I'm reminded of a Bill Clinton quote from 2002, in which he advised Democrats, sometimes when people are in uncertain terms, they want strong and wrong over weak and right. And we know Donald Trump is wrong, and you're not going to defeat him with a fact-check contest. For President Biden to defeat him, I think he's got to show strength, that I've got a boldness and a vision that's value-aligned with the vast majority of people in this country.

MARTIN: Well, but speaking of Trump, I mean, the fact of the matter is, if you want to talk about values alignment, it would seem that the former president is very much not aligned with most Democratic voters. So if that is the alternative, is that enough to allow President Biden's critics to hold their noses, as the phrase goes, and go back to the president?

SHAKIR: I mean, President Biden has the opportunity now to have a foil. He's got a choice to present to voters. I mean, just a couple of days ago, President Trump or former President Trump indicated that he wants Israel to go into Rafah. He said, you know, they got to finish the job, kill more civilians. What President Biden has the opportunity to do is to say, here's your choice. You know, I'm trying to resolve a conflict, save civilians, provide humanitarian aid, and then this other person wants to just go in and kill more and slaughter more innocent people. So I think there is a choice which President Biden will have the opportunity to make, more so now than he has.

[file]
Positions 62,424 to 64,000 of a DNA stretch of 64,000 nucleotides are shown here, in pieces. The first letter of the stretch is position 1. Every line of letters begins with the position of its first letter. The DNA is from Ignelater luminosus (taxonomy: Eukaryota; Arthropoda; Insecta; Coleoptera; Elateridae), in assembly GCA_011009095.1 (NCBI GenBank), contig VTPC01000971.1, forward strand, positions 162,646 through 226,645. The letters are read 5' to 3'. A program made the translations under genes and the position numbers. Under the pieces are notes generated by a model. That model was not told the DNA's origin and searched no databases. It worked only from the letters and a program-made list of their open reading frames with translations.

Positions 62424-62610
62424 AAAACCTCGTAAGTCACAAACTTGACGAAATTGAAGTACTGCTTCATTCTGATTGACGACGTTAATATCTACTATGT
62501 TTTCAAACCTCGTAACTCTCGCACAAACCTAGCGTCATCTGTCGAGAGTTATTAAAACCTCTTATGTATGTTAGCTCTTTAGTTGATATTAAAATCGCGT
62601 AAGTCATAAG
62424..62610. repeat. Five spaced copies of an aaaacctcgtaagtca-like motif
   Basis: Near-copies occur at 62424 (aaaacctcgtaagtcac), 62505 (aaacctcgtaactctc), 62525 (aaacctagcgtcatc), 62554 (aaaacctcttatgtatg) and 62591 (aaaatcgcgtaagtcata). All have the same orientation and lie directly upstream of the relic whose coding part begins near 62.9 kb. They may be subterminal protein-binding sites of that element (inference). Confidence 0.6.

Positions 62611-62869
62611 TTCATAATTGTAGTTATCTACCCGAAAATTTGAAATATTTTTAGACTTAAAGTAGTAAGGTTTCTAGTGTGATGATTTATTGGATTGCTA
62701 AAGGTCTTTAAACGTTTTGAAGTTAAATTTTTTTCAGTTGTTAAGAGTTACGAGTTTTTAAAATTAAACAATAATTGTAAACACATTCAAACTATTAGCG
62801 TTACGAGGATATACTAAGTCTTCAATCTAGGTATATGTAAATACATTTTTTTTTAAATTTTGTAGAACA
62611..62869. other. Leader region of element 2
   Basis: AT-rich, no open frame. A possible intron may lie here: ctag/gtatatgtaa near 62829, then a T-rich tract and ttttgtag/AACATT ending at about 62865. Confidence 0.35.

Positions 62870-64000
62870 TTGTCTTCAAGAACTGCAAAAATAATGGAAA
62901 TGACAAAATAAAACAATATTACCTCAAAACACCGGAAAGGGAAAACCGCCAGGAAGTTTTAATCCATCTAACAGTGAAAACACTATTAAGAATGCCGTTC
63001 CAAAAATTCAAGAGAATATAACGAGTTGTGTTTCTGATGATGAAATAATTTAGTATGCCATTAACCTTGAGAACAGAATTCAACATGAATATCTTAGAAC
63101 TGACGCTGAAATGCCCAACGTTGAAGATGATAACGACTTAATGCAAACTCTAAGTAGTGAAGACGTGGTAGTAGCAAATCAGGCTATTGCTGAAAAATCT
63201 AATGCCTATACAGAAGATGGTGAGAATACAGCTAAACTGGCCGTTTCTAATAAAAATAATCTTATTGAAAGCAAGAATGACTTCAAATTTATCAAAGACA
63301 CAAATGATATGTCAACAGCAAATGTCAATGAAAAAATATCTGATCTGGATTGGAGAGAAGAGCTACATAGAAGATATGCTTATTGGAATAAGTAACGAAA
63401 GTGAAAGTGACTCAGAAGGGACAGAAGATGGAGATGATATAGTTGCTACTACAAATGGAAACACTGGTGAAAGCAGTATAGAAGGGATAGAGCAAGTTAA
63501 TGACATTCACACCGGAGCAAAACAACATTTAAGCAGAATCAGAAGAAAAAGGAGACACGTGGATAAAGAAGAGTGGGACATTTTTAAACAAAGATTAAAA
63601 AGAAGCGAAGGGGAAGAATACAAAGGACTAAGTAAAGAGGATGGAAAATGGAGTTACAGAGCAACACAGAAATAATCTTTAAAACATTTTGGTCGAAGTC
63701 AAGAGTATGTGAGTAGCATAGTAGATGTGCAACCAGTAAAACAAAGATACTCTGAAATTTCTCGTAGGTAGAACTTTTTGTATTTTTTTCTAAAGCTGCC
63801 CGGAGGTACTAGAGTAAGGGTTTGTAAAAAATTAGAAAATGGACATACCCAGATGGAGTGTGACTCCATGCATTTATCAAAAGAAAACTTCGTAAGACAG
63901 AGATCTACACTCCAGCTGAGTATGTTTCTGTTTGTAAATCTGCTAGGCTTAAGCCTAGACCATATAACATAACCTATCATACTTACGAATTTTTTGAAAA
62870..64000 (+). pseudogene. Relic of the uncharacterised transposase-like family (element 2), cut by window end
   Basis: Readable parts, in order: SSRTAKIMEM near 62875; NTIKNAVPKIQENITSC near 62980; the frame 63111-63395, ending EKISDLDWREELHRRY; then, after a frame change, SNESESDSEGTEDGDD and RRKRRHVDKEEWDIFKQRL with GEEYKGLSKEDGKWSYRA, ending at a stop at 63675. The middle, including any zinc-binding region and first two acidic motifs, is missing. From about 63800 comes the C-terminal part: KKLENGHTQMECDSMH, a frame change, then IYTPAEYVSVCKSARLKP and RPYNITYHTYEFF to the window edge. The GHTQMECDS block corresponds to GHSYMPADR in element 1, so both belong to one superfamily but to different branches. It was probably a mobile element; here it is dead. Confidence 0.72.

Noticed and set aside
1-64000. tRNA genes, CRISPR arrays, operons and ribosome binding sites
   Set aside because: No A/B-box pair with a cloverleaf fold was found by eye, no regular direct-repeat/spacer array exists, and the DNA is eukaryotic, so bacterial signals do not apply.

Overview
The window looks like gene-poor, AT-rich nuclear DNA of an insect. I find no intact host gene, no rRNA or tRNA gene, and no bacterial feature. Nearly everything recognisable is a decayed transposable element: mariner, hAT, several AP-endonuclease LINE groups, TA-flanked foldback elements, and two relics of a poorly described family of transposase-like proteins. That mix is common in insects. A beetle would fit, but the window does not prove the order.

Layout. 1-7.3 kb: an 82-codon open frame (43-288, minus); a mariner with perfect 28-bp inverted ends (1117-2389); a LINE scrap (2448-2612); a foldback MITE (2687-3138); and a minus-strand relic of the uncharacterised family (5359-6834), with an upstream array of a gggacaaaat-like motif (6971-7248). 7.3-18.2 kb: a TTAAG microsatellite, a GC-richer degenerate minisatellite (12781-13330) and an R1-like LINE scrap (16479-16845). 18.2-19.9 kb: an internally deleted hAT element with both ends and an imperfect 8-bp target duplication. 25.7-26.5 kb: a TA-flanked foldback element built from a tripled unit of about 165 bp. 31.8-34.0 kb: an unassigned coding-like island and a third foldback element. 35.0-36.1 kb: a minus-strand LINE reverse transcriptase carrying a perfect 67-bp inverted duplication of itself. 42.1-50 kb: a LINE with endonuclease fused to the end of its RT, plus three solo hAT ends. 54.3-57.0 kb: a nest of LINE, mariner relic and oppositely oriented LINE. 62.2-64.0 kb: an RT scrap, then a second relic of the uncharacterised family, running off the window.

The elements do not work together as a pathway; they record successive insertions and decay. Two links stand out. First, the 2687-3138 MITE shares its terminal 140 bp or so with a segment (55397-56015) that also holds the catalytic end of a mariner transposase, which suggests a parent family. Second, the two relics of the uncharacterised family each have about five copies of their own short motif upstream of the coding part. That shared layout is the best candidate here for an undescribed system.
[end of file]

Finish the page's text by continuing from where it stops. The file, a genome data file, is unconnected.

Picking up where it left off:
MARTIN: Very briefly, you helped bring President Biden in an unprecedented visit to the picket line when the United Auto Workers went on strike in September. What other things could he do? Are there things like that that he could do?

SHAKIR: Michel, you know, he's talking about shrinkflation or all this. He's worried about corporate cheating in our economy. Most people do not know he's taking on Google. He's doing Amazon. He's fighting a Kroger-Albertsons merger. He cares about corporate power, and he's taking it on in a big way.

MARTIN: That is Faiz Shakir. He's the chief political adviser to Bernie Sanders. Thank you so much.

SHAKIR: Thank you.

MARTIN: Now we're going to bring in NPR's national political correspondent Don Gonyea. Don, good morning to you.

DON GONYEA, BYLINE: Good morning.

MARTIN: Tell me what you think about what you just heard.

GONYEA: What it underscores is that there are so many moving parts for Biden. When you look at his coalition - right? - you've got the suburbs and the unions, both of which he seems to be doing reasonably well with right now, especially with that UAW endorsement that Mr. Shakir referenced, but not so well with young voters, with African American voters, and with Arab Americans. And then in terms of how they feel about him - on one hand, you've got some groups that are very angry. That's - those are the Muslim Americans, the Arab Americans. Others - if they're not angry, they lack enthusiasm. Those are two very different things to address.

MARTIN: That is NPR's national political correspondent Don Gonyea. And we previously heard from Faiz Shakir. He's the chief political adviser to Bernie Sanders. Thank you both. Transcript provided by NPR, Copyright NPR.

NPR transcripts are created on a rush deadline by an NPR contractor. This text may not be in its final form and may be updated or revised in the future. Accuracy and availability may vary. The authoritative record of NPR’s programming is the audio record.